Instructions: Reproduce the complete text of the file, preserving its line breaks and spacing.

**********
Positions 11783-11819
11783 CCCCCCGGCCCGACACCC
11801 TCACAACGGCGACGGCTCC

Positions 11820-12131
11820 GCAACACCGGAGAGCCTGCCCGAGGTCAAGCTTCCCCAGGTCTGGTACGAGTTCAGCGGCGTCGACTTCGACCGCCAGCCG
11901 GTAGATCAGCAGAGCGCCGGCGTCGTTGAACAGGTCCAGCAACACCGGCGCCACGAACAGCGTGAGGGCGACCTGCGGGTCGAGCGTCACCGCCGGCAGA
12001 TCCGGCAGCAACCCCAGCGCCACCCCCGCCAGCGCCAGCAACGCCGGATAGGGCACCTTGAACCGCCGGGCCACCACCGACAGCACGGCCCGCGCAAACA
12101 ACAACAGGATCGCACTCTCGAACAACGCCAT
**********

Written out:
Positions 11783-11819
11783 CCCCCCGGCCCGACACCC
11801 TCACAACGGCGACGGCTCC

Positions 11820-12131
11820 GCAACACCGGAGAGCCTGCCCGAGGTCAAGCTTCCCCAGGTCTGGTACGAGTTCAGCGGCGTCGACTTCGACCGCCAGCCG
11901 GTAGATCAGCAGAGCGCCGGCGTCGTTGAACAGGTCCAGCAACACCGGCGCCACGAACAGCGTGAGGGCGACCTGCGGGTCGAGCGTCACCGCCGGCAGA
12001 TCCGGCAGCAACCCCAGCGCCACCCCCGCCAGCGCCAGCAACGCCGGATAGGGCACCTTGAACCGCCGGGCCACCACCGACAGCACGGCCCGCGCAAACA
12101 ACAACAGGATCGCACTCTCGAACAACGCCAT